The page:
Orange Cake

This cake using sunflower oil and  yoghurt has a really good texture and reminds me of English Madeira cake, which was invented in the mid 19th Century taking its name from the Portuguese Madeira wine with which this cake was often served.

It started out in my hunt to make a cake using lemon balm – (melisa in Polish) which grows abundantly in my garden. Sadly none of the cakes I made captured its taste at all!

However I  adapted this recipe to make an orange cake and the result is delicious.

Short History of Oranges

Oranges originated in Ancient China and sweet oranges are recorded in Chinese literature in very early times.

They are thought to have been brought by Italian and Portuguese traders to the Mediterranean area in the 15th century.

The name is of  Middle Eastern origin:

  • Arabic – nāranj
  • Persian – narang
  • French – l’orange
  • Italian – arancia
  • Portuguese –  laranja
  • Spanish – naranja
  • Polish – pomarańcz
  • Whilst in Dutch it is – sinaasappel – meaning  Chinese apple.

Oranges in Poland were very expensive before World War 2 and my mother would tell me that at St Nicholas and Christmas time an orange or a tangerine would be a common gift.

Christopher Columbus took oranges to the Caribbean on his second voyage in 1493.

Later,  Spanish settlers introduced orange plants to North America,  first to Florida and then to California.

Figures from 2017 show Brazil as being the largest orange producer in the world with the United States of America coming second and  Florida produces 70% of that country’s oranges.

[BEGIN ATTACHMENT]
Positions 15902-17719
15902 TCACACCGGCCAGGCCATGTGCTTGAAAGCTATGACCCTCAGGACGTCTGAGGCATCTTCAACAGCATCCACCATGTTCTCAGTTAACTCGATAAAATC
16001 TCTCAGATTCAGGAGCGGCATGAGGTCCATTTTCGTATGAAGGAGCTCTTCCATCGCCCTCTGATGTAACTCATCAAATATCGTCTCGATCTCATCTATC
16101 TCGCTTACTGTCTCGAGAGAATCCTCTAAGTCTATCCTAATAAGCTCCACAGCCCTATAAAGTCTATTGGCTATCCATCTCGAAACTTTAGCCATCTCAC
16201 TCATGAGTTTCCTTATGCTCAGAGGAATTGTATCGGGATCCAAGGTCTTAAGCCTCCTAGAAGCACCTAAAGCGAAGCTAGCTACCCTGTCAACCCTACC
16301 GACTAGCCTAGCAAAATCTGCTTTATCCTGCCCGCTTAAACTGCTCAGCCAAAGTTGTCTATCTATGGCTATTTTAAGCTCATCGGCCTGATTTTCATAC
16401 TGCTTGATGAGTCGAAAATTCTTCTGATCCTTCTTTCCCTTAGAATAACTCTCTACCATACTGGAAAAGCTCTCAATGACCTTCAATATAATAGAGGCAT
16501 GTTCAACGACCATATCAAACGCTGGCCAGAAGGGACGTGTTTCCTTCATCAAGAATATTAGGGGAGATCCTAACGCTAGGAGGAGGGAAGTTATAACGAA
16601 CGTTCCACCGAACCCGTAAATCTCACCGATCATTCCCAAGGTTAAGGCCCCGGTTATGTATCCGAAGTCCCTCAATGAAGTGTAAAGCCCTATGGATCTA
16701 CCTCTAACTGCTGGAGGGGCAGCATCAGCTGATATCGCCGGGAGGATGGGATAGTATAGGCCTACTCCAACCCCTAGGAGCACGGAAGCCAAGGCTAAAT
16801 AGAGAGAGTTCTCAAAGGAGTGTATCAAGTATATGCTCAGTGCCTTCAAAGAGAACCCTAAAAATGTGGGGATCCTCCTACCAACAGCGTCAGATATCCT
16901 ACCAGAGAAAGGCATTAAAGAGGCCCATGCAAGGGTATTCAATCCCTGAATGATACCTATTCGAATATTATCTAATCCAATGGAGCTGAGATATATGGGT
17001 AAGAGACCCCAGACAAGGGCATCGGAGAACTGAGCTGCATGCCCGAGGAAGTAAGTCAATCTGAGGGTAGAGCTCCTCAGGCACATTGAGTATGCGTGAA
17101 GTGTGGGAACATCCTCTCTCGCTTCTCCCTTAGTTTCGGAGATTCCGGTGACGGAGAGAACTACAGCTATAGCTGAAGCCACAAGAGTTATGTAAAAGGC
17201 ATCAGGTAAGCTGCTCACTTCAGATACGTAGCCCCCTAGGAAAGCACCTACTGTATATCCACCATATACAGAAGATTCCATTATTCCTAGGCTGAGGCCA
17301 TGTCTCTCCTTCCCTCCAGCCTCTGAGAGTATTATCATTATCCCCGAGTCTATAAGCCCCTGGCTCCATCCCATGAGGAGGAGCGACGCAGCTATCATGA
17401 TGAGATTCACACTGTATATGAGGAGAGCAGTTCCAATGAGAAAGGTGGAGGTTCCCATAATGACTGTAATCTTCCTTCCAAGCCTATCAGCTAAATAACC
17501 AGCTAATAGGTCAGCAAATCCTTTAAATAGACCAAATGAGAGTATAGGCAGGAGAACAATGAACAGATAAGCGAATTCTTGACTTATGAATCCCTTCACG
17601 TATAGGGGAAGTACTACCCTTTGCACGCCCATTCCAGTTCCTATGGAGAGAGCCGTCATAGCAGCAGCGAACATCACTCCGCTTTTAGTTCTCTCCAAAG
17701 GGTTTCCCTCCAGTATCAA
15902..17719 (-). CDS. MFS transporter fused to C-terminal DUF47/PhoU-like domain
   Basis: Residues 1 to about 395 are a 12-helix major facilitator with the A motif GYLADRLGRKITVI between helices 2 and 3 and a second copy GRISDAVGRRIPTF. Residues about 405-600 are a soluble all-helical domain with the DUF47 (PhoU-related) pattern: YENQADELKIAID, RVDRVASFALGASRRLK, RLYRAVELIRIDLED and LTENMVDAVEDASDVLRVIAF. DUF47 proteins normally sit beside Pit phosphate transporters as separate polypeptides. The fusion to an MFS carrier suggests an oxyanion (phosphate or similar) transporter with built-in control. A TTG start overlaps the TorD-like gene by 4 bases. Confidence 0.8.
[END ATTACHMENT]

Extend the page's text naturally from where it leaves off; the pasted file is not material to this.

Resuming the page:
Ingredients

  • 85- 90ml of Greek yoghurt (full fat is best)
  • 2 large oranges – finely grated rind & juice (not all will be needed)
  • 125ml of orange juice
  • 180g of caster sugar
  • 320g of plain flour
  • 2 teaspoons of baking powder
  • 1/4 teaspoon of salt
  • 170ml of sunflower oil
  • 2 eggs
  • 1 tablespoon of lemon juice

Method

  • Pre-heat the oven to GM 5 – 190°C.
  • Finely grate the rind of the oranges.
  • Squeeze the juice from the oranges (you will not need all of it).
  • Mix the yoghurt with 125ml of the  orange juice.
  • Prepare a 23cm loose bottom or spring  form tin with a cake liner.
  • In a bowl mix the flour, baking powder and salt.
  • In a large bowl whisk together the sugar, oil and orange rind.
  • Add the eggs and whisk again.
  • Lightly mix in the flour.
  • Mix in the lemon juice.
  • Mix in the yoghurt and orange juice mixture to give a thick batter.
  • Pour into the cake tin.
  • Bake for 30 – 35 minutes (check after 25 minutes and cover the top lightly if necessary).

Served on Duchess – Bramble Rose – tea-plates from the 1960s.

 

Rhubarb & Date Cake

As I have rhubarb growing in the garden I am always on the lookout for recipes  for  rhubarb cakes and have tried many from English, American & Polish recipe books and magazines.

Some recipes just used 1 or 2 stalks of rhubarb – as I have lots of rhubarb – I wanted a recipe that used more.

I was talking with my old school friend who lives in Leeds and she told me her husband makes a lovely rhubarb cake with the rhubarb they have growing on their allotment.

So, I tried it out and it was indeed lovely!

 

 

Ingredients

  • 340g plain flour
  • 1 teaspoon baking powder
  • 170g  butter
  • 230g caster sugar